• 9 Investigates: Lyme disease rarely diagnosed in time to prevent chronic illness

    By: Greg Suskin

    Updated:

    ROCK HILL, S.C. - A tiny bug, found in nearly every backyard, is causing long-term, debilitating illnesses.

    July is by far the worst month of the year for Lyme disease from a tick bite. More than 30,000 new cases are reported every year, but experts believe that is a tiny fraction of the real number.

    [LINK: WHAT TO KNOW ABOUT LYME DISEASE]

    The Centers for Disease Control and Prevention estimates the actual number of annual Lyme disease cases is closer to 300,000 – 10 times the number reported to the CDC.

    "I FELT LIKE I WAS GOING CRAZY"

    Laura Bebber of Rock Hill never saw the tick that bit her. Then the intense shooting pain started.

    She had no idea what was wrong with her.

    "I felt like I was going crazy. The pain was only on the left side of my body," Bebber said.

    She went to the emergency room in Rock Hill several times, afraid she was having a heart attack. Each visit gave her no answers.

    "They'd look at me and they're like, ‘You're fine.’ They would do tests, and I felt really crazy," she said.

    Bebber started doing research on her own, panicking because the migraines and extreme fatigue shut down her active life. It was months before her own family doctor suggested a test for Lyme disease.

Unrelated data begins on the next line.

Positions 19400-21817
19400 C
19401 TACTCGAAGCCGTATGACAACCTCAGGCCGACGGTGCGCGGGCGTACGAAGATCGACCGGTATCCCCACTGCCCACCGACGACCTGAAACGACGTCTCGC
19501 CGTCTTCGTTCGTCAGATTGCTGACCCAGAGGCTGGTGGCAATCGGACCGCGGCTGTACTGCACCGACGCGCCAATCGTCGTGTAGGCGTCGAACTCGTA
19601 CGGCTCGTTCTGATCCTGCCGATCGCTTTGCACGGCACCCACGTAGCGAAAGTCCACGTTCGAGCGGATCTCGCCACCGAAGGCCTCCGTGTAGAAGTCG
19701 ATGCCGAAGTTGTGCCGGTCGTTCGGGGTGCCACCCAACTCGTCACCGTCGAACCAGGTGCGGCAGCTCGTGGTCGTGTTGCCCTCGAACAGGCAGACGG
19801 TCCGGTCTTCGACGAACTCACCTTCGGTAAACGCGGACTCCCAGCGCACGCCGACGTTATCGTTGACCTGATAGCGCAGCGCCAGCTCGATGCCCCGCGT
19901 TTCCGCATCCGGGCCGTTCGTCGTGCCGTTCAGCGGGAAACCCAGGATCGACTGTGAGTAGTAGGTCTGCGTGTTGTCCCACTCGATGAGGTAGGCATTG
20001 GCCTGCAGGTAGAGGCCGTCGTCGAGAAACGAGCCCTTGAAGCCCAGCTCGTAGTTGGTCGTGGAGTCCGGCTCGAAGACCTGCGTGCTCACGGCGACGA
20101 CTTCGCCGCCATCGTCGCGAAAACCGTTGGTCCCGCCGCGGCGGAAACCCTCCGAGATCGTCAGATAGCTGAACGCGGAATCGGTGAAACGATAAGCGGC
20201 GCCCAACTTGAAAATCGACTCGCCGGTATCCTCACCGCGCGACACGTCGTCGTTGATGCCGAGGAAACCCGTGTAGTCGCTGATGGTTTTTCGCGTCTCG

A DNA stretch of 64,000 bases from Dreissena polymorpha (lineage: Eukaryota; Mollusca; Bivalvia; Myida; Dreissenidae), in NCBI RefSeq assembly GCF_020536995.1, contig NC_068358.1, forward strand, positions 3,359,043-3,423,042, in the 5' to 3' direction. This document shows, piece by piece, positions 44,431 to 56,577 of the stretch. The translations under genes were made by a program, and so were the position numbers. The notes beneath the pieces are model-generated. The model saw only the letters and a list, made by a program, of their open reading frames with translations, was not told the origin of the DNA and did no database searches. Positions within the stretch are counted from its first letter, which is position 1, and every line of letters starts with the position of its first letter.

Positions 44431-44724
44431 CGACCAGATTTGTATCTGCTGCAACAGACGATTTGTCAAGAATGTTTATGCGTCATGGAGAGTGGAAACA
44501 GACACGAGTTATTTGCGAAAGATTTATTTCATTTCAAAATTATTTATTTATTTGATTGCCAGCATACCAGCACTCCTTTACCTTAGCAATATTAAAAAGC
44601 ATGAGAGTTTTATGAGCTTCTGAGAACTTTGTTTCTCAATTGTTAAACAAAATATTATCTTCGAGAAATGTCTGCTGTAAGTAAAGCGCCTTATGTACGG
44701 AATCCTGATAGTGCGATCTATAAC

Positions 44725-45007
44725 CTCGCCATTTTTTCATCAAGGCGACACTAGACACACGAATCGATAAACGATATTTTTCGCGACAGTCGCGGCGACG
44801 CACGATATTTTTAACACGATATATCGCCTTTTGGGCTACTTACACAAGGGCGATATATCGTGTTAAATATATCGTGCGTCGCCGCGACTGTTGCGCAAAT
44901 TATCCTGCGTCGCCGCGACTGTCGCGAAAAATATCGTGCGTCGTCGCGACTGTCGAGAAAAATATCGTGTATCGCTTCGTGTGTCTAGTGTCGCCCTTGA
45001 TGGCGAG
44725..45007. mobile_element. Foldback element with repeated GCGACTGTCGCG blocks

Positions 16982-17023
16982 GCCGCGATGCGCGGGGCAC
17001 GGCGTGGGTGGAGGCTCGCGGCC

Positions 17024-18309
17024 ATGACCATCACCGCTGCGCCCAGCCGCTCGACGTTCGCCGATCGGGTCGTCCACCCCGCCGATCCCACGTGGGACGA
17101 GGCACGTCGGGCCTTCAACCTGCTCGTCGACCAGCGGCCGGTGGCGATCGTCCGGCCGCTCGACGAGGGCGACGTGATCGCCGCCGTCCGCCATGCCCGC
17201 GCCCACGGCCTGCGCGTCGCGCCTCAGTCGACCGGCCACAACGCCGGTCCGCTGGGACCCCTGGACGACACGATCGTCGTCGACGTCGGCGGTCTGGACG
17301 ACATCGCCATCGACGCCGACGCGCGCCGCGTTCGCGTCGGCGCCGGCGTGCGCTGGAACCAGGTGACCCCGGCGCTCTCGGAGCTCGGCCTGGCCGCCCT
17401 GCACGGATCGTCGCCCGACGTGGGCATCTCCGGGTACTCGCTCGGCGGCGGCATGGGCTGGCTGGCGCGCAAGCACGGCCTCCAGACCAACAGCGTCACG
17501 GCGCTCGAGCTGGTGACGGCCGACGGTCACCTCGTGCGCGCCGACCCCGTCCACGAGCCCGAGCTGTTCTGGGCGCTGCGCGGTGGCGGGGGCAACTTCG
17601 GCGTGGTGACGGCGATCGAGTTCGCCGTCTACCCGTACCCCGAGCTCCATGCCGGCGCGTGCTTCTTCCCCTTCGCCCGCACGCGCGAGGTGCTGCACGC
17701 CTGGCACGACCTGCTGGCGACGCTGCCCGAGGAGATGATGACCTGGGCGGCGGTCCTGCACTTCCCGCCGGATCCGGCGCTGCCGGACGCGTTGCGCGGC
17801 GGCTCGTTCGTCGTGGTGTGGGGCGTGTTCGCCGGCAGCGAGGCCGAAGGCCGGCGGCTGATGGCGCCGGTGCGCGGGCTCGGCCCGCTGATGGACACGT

It was positive, as were repeat tests.

    "My dad had Lyme disease and his symptoms were not the same as mine, so I thought there was no way I could have it too," Bebber said.

    LYME DISEASE CAN LOOK LIKE SO MANY OTHER THINGS

    Experts say if caught early, the illness can be treated with antibiotics since it is a bacterial infection. However, it's usually not caught early because many victims don't know they have a tick bite, and the illness mimics many other autoimmune diseases.

    Eleanor Raymes is an infection preventionist at Piedmont Medical Center. She said often times, Lyme disease is misdiagnosed.

    "A physician can be looking at so many other things and completely missing it. It can look like so many things. It can look like rheumatoid arthritis. It can look like fibromyalgia," Raymes said.

    It took Bebber five months to finally be tested for Lyme disease. It happened when she went back to her family doctor and described her symptoms to her.


    Early signs and symptoms of Lyme disease (3 to 30 days after tick bite):

    • Fever
    • Chills
    • Headache
    • Fatigue
    • Muscle and joint aches
    • Swollen lymph nodes
    • Bullseye rash (occurs in approximately 70 to 80 percent of infected persons) that expands gradually over a period of days reaching up to 12 inches or more


    Long-term symptoms of Lyme disease:

    • Severe headaches and neck stiffness
    • Additional rashes on other areas of the body
    • Arthritis with severe joint pain and swelling
    • Facial palsy (loss of muscle tone or droop on one or both sides of the face)
    • Intermittent pain in tendons, muscles, joints, and bones
    • Heart palpitations or an irregular heartbeat
    • Episodes of dizziness or shortness of breath
    • Inflammation of the brain and spinal cord